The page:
Australian Families’ Experiences of Financial Stress

Learn how financial stress is affecting average Australians in the wake of the pandemic
Published on January 28th, 2022
  Written by 
Adrian Edlington
Adrian Edlington is PR & Communications Manager at Savvy. With a keen interest in personal finance, car loans, the mortgage industry, cost of living pressures, electric vehicles and renewable technology, Adrian's research includes conducting primary data surveys and analysis of up-to-the-minute secondary Australian data sources. His work on behalf of Savvy has been featured on ABC.net.au The Conversation, the Sydney Morning Herald, AFR, News.com.au, The Age, Herald Sun, Adelaide Now, SBS On The Money, 7News, Car Expert, Which Car, Drive.com.au and more. In his spare time, Adrian enjoys mountain biking and business podcasts.
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Financial Stress

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The COVID-19 pandemic and government response to it has been hard on many Australian families. In the early days of the pandemic, when governments across the globe were shutting down offices and venues where many people gather, there was much uncertainty. Would casual hospitality and retail workers be able to have an income? What about paying off mortgages or rent? Bills and groceries?

In this report, we analyse Australian families’ experiences of financial stress in the wake of the pandemic and the tapering off and eventual end of government support such as JobSeeker, JobKeeper, The Pandemic Disaster Payment, and other programs designed to alleviate financial stress amid lockdowns and/or industry shutdowns. We’ll also look at which demographics are most at risk of financial stress according to recent research, and what you can do to protect against financial stress.

Australian Families' Financial Stress

What is financial stress?

Financial stress is a situation in which a household or individual has trouble making ends meet – that their income is stretched beyond reasonable limits and starts to take a toll in their life and those around them. Some may call it “financial hardship.” There is no concrete definition of financial stress – unlike mortgage stress, which we’ll delve into – but indicators of financial stress may include, but is not limited to:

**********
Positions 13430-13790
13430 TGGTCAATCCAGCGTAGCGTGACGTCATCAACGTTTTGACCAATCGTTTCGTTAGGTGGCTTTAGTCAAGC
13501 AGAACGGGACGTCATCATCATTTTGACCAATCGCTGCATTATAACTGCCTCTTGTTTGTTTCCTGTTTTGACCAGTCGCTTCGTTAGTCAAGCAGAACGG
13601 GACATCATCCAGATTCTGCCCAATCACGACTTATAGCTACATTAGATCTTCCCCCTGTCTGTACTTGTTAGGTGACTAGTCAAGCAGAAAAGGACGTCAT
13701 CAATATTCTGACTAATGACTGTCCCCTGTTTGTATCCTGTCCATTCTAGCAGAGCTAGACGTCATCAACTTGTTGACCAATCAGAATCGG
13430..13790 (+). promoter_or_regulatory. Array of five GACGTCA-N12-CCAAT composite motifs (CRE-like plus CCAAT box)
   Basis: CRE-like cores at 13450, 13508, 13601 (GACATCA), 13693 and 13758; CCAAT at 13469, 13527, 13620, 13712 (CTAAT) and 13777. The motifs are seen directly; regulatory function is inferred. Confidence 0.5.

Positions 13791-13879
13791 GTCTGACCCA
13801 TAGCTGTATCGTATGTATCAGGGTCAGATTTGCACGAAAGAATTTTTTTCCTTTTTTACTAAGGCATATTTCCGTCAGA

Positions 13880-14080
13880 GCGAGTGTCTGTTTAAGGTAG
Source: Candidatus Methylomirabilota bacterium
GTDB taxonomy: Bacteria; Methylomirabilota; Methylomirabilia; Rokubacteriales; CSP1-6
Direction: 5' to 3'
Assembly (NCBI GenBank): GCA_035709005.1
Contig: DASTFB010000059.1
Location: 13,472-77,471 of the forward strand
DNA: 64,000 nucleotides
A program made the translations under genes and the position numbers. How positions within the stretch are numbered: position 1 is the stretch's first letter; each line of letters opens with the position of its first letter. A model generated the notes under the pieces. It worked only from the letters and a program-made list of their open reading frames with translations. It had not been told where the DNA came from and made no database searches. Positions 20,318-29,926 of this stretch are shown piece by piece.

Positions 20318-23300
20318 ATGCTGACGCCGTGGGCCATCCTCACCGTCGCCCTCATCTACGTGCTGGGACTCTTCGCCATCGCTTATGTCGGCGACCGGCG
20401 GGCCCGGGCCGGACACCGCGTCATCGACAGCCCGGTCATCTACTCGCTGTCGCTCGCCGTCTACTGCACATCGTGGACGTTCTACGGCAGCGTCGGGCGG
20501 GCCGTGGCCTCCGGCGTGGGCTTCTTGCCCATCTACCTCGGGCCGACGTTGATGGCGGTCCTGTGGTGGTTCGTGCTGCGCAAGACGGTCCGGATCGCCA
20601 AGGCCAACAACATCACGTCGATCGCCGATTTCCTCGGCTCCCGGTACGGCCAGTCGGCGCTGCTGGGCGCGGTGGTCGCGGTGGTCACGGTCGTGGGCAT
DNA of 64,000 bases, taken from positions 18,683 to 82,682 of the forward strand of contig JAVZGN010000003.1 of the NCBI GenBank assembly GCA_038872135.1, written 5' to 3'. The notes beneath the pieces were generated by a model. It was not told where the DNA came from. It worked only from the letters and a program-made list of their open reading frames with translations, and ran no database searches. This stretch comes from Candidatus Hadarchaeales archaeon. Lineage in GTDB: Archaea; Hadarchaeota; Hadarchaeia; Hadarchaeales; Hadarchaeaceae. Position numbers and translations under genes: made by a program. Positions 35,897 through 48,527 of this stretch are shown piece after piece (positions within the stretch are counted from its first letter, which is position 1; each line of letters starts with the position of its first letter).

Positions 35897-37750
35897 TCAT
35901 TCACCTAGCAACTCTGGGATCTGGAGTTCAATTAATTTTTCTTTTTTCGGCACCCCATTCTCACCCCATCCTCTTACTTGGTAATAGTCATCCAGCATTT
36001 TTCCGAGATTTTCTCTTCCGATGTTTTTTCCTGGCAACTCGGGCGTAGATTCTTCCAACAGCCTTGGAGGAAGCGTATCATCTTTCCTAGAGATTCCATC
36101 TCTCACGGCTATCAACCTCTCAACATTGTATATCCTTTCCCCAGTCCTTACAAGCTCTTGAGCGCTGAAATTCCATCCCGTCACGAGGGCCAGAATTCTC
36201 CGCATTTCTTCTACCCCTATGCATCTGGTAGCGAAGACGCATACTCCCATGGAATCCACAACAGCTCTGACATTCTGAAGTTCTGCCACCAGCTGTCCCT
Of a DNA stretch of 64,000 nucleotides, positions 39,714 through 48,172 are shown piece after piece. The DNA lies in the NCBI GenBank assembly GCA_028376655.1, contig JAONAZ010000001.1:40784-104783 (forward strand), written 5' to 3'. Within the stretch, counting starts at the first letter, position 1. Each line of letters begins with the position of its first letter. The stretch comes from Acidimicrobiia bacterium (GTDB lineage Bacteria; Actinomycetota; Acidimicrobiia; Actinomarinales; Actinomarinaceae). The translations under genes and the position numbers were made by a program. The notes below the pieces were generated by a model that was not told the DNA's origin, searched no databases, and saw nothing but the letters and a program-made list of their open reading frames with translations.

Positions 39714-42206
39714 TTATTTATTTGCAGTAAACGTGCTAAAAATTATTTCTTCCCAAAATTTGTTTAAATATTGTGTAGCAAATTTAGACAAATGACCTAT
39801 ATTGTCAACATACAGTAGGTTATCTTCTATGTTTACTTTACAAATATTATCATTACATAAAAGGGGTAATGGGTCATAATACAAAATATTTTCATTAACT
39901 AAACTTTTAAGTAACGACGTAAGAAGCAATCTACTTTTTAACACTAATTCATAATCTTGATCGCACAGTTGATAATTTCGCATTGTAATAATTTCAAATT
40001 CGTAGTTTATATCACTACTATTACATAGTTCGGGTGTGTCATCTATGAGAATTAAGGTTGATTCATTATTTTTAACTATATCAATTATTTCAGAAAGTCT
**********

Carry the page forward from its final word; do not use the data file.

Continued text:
• Sudden retrenchment or unemployment without income protection
  • Lack of savings
  • Overuse of credit cards or debt
  • Inability to pay the mortgage or rent on time
  • Asking others for help, such as family or charity
  • Struggle to pay bills on time
  • Asking for mortgage or debt repayment holidays
  • Paying credit card bills off with other forms of credit
  • Taking credit card cash advances
  • Unable to come up with significant sum of money to cover car repairs, major appliance repair, medical bill, etc.
  • Pawning or selling household or valuable items
  • Not heating or cooling one’s home in fear it may drive up bills
  • Going without meals
  • Withholding children from excursions or extracurricular activities, due to added cost
  • Imminent bankruptcy or Part IX Debt Agreement
  • A combination of two or more of these experiences.

Financial stress and mortgage stress

As we’ve discussed previously on this blog, the commonly accepted definition of mortgage stress is a household using 30% or more of their income to pay their mortgage. Mortgage stress is also referred to as ‘rental stress’ and ‘housing affordability stress’ in the media.

Roy Morgan Research has a different view: they say that those directing between 25% and 45% of their income toward their home loan as “At Risk” while homeowners spending over 45% of their income on their home loan is declared “Extreme Risk.”

At the end of 2020, the survey considered 783,000 mortgage holders “At Risk” with 454,000 considered at “Extreme Risk.”

According to Digital Finance Analytics, 41.3% of Australians were experiencing mortgage stress on average as of June 2021.

Concern about family’s current financial situation

No Data Found

Source: AIFS.com.au, Families in Australia Survey 3, p. 2

Concern about family’s future financial situation